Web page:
The buzz around Internet of Everything (IoE) is set to become even stronger in the Middle East this year, according to a new Technology Radar study by Cisco.
IoE is the interconnections of people, processes, data, and things, which represents a $19 trillion opportunity, globally, over the next decade ($14.4 trillion in the private sector and $4.6 trillion in the public sector), said Cisco. By 2020, the growth of connected “things” will reach 212 billion, it added.
“IT organisations across the Middle East need to prepare for the Internet of Everything and what we are now seeing is the emergence of an application economy where the focus will no longer be simply on the hardware, but also on supporting a larger number of applications on all connected devices,” said Tarek Ghoul, general manager, Cisco Gulf, Levant and Pakistan.
“Big changes now need to take place to make sense of exponentially increasing and varied types of data coming in from devices ranging from smartphone applications to information generated a city’s infrastructure.”
The Middle East’s IT spend is projected to grow 7.3 per cent from 2013 to $32 billion in 2014, according to IT research firm the IDC. Cisco also found that the MENA region is set to post the world’s strongest mobile data traffic growth for at 77 per cent CAGR to 2017.
Cisco’s Technology Radar study identified several key trends set to make a mark in 2014 across the Middle East.
“2014 and beyond will bring a hugely influential and constructive technology explosion throughout the Middle East region,” Ghoul said.
“Driven by the online growth and convergence of processes, data and things, we can now explore unprecedented opportunities that benefit both business and society as a whole.”
TOP TECH TRENDS
A New Era, a New Context
One of the key findings of the report is the potential of context aware computing to fundamentally change how we interact with our devices. In the future, devices will learn about you, your day, where you are and where you’re going.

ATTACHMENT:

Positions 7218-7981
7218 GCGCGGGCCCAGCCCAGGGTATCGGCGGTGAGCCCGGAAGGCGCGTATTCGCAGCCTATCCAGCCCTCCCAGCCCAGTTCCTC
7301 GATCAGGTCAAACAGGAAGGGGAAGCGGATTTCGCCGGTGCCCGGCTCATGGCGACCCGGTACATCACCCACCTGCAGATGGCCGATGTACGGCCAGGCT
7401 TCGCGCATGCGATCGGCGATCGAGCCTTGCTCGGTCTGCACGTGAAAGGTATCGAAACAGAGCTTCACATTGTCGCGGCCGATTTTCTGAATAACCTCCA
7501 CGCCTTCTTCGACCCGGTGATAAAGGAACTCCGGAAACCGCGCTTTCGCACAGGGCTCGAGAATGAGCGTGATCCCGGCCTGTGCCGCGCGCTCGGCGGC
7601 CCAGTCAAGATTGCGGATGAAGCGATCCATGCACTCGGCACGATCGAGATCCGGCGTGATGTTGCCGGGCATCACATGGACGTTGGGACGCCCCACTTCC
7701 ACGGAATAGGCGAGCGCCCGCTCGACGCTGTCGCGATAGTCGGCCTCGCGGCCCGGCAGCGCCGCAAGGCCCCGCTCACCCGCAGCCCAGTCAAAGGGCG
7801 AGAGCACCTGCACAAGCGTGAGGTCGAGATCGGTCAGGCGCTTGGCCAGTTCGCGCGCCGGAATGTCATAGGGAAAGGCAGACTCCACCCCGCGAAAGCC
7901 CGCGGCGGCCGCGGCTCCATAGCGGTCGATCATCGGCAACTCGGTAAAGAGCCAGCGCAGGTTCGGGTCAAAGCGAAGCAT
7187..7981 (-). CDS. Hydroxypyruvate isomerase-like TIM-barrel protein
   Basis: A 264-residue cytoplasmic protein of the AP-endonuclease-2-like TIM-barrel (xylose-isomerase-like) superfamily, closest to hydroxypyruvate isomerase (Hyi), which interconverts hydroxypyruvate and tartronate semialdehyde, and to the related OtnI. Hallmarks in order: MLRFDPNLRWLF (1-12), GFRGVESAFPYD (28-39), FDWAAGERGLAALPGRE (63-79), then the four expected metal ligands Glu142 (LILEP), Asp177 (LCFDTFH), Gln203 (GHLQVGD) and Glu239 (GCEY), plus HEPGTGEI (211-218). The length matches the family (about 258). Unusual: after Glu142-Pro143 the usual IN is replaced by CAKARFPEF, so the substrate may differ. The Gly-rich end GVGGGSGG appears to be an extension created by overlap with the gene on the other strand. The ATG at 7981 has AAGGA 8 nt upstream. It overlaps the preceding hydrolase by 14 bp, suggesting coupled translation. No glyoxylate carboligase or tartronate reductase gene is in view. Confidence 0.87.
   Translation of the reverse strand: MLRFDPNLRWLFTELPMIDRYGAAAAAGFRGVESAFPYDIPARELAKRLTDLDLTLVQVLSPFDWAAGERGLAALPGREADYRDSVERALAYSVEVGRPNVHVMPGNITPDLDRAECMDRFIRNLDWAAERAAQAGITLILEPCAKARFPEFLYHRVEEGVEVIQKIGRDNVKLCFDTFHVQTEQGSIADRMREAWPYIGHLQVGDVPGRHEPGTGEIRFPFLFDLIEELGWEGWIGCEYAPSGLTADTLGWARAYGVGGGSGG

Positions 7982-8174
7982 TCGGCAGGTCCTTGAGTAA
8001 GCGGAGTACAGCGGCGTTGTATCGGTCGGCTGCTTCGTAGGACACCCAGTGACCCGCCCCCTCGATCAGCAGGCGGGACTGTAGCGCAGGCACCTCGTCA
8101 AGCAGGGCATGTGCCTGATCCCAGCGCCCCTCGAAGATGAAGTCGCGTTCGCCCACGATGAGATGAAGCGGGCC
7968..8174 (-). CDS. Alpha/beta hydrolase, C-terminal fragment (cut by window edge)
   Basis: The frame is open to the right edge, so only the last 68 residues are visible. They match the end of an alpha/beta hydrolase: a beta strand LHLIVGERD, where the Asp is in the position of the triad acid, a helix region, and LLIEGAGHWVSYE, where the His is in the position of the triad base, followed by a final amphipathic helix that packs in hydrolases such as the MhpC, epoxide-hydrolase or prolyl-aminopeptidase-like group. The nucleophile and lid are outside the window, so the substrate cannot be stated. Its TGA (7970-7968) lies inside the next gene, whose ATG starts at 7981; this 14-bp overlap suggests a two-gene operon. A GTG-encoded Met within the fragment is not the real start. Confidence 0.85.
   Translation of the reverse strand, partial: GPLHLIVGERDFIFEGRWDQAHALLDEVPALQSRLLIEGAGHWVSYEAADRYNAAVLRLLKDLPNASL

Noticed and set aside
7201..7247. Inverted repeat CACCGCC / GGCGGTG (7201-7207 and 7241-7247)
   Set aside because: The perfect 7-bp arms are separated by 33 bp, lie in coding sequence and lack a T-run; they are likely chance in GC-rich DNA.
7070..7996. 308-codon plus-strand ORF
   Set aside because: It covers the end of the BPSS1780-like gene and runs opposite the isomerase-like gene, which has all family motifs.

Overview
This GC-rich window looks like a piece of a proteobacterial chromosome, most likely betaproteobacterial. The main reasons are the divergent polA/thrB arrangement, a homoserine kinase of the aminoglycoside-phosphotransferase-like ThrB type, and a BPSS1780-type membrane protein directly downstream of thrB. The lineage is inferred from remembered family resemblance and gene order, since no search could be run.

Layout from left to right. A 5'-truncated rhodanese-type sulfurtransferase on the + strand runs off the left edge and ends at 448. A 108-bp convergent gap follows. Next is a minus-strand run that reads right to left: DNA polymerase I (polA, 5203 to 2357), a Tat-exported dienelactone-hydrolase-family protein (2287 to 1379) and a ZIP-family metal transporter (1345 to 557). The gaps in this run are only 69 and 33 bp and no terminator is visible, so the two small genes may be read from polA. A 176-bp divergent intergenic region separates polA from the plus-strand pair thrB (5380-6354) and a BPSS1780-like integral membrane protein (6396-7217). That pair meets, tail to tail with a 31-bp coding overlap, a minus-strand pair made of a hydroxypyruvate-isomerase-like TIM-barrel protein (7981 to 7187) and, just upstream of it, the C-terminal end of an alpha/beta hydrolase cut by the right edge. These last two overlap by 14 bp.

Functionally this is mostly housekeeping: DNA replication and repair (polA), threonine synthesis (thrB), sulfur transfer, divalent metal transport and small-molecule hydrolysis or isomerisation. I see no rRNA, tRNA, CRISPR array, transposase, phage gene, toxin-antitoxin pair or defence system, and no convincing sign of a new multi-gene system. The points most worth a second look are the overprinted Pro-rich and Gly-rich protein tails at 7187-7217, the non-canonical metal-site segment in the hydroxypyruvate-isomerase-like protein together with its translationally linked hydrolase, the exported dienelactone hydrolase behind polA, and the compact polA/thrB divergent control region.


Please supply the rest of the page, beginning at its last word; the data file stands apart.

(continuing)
Machine-to-Machine, Person-to-Machine and Person-to-Person Connections Driving Value
Another observation from the study states that, in the application economy, practically everything – roads, jet-engine parts, shoes, refrigerators, soil, and supermarket shelves – will have cheap, tiny sensors that generate terabytes of data that can be sifted for key insights.
By 2022, Cisco predicts that person-to-machine and person-to-person combined connections will constitute 55 per cent of the total IoE value at stake, whereas machine-to-machine connections make up the remaining 45 per cent.
Home and Workplace Transformed
One of the major benefits of imminent new internet architectures is the power of browser-based video and collaboration, where a new common standard can enhance employee productivity by integrating audio-visual conferences, text notepads, and whiteboards into a real-time web-based multimedia space.
Video Mega Trends
This will similarly transform digital imaging, with ultra HD video enhancing the viewing experience on televisions, smartphones, augmented reality glasses, tablets, and camera-equipped devices.
Both trends are set to have a significant impact on everything from healthcare and education to office connectivity and security.
Redefining the Network
In order to cope with the explosion of connections, technology labs are now developing new internet architectures to replace the current IP-based internet. Named Data Networking (NDN) has the most potential to disrupt, and would allow information to be communicated by names rather than host addresses. This represents a radical departure from the way the internet works today.
Unsurprisingly, security will be critical for business growth and adaption to the new internet, with companies likely to ramp up the deployment of scalable, cloud-based mobile device management solutions to protect personal and corporate information. Gartner Inc. predicts half of global companies will enact Bring Your Own Device programs by 2017.